Distributed Ledger Technology (DLT) including Blockchain has huge potential to automate and de-fragment operations across multiple ICT-SP domains, which will both reduce costs and find new sources of revenue for communication service providers.
Blockchain is currently one of the most widely discussed and hyped technologies. There are not many industries that shouldn’t be either excited or worried about its potential, with use cases, proof-of-concepts, and full-fledged businesses based on blockchain technology emerging at an increasing pace.
The technology carries the potential to disrupt business models in many industries, including telecoms, and can increase transparency and efficiencies in the process. However, blockchain applications are young and evolving and complementary industry-wide standards are most probably still a few years away. Nonetheless, to avoid disruptive surprises or missed opportunities, strategists, planners, and decision-makers in the telecom ecosystem should take the time now to investigate applications of the technology in both core and adjacent operations and business functions. Early familiarity with related opportunities and challenges will position them better to gain advantages in terms of revenue growth and cost reductions when the technology is mature and ready for wider adoption.
The advantages of this type of multiple, decentralised storage are robustness and trust, at the expense of confidentiality and processing performance. Every participant in the network has the ability to verify the correctness of transactions. Network consensus methods and cryptographic technology are used to validate transactions. Thus, trust is not established externally by a central authority or an auditor but continuously within the network.
To many Distributed Ledger and Blockchain technology represents the hallmark of automation and is exactly the direction the world is headed for right now. The Covid-19 pandemic has accelerated the move towards automation, particularly in the telecoms industry.
Huge opportunity to transform the industry to unlock new possibilities in automation
Communications service providers (CSPs) have traditionally owned the end-to-end telecoms value chain for both consumers and businesses – spanning network infrastructure, provision of core voice and data connectivity, and related consumer services. However, in an environment of heightened competition in an increasingly digital world from infrastructure light over the top (OTT) players, together with decreasing revenues from voice and increasing costs due to the high bandwidth demands, there is a need to both reduce costs and find new sources of revenue. Blockchain has the potential to be for ‘value’ what the Internet has been for ‘information’. In addition to the many use cases being explored for industries such as finance, healthcare, and government, there are plausible applications of blockchain for a CSP, both within its current portfolio of operations and also to capitalise on some of the future telecom trends.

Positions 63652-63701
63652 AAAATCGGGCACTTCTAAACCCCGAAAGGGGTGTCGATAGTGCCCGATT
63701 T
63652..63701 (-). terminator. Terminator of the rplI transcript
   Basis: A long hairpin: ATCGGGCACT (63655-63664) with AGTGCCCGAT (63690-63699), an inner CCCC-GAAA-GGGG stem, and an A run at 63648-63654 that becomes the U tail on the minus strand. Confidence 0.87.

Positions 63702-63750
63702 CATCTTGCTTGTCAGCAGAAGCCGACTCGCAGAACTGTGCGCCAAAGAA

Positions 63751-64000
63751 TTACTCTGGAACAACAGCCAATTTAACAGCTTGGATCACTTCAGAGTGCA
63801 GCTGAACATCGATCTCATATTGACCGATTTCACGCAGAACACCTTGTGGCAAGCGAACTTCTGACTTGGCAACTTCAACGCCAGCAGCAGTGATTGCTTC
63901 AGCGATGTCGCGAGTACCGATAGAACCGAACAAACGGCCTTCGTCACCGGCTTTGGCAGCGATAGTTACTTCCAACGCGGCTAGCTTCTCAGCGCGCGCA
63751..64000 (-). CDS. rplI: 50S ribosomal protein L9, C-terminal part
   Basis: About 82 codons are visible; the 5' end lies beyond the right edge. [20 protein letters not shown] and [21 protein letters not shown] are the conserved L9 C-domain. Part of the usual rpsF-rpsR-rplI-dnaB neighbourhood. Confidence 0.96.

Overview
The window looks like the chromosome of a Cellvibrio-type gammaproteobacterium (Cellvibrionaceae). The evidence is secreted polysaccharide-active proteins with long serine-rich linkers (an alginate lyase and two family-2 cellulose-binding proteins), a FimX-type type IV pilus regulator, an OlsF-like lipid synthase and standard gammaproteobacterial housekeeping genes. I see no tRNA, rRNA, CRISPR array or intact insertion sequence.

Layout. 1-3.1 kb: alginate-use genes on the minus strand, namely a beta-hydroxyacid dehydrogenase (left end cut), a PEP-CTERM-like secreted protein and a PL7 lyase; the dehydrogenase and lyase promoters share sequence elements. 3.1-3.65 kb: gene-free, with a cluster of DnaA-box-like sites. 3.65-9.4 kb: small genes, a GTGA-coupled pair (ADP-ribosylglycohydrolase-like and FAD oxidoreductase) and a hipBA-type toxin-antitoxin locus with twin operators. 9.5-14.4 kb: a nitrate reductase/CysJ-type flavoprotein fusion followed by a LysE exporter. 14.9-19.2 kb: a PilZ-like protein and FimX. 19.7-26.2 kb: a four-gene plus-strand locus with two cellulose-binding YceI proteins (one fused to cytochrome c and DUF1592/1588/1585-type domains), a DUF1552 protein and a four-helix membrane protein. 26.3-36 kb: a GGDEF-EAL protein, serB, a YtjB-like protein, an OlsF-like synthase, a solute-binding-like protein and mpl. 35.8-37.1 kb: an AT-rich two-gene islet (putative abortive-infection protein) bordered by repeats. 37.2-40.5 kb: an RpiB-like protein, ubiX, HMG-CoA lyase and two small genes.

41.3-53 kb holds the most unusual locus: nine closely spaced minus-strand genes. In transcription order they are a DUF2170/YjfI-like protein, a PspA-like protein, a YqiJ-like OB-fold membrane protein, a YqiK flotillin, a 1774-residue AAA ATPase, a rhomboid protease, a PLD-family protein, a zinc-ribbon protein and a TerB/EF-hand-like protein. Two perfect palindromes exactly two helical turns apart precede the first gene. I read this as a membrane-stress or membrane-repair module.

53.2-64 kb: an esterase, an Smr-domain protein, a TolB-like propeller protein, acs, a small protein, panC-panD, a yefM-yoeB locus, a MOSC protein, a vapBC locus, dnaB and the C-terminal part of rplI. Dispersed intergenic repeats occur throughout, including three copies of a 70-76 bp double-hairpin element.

CSPs will most probably see the greatest impact of blockchain in their core management systems and in adjacent services, providing opportunities for cost reduction through process efficiency gains, and revenue growth through new value propositions.
Building Trust and Preventing Fraud
Fraud detection and prevention continue to be topics of relevance for most CSPs, as a result of fraud costs in the industry of over USD 38 billion annually. Blockchain is in principle a good contender for significantly decreasing the cost of fraud e.g. in roaming and in identity management.
Blockchain has the potential to reduce losses due to fraud and minimise costs for fraud detection applications. It satisfies identity and regulation that governments and consumers are asking for and ultimately the industry benefits from efficiency and satisfaction of processing millions of transactions in a secure manner, significantly reducing the prevalence of fraud.
Promoting Better Interoperability
If CSPs are still going to be infrastructure players, then they need to recognise there are other types of infrastructure providers such as cloud. Increased “softwareisation” in the industry allows much greater levels of interoperability between traditional telcos and cloud providers, improving the customer experience and cutting down on clunky systems.
By coming together and developing a common framework such as CBAN, which itself grew out of a GLF initiative, will also allow improved interoperability between providers. In the area of financial settlement for example, a move to adopting blockchain simplifies digital contracts and billing arrangements, in real time and at a scale that wouldn’t be possible as a manual process.
Chief Financial Officers at CSPs are looking for possible avenues for reducing costs and improving the bottom line in a highly regulated and competitive market. Blockchain has the potential to be extremely useful for this purpose.
It provides one source of truth for transactions – The blockchain ledger provides one view of almost all transactions to the CFO, instead of relying on disparate systems to find and collate different financial views.
By automating the many thousands of transactions that would otherwise require a degree of manual intervention, cost savings can be made in terms of the manpower required and the speed of processing allows faster payments and a more real time view if the current financial situation of the business.
Find out more about this topic from leading industry experts including Marc Halbfinger, PCCW Global CEO in this webinar from the Global Telco Blockchain event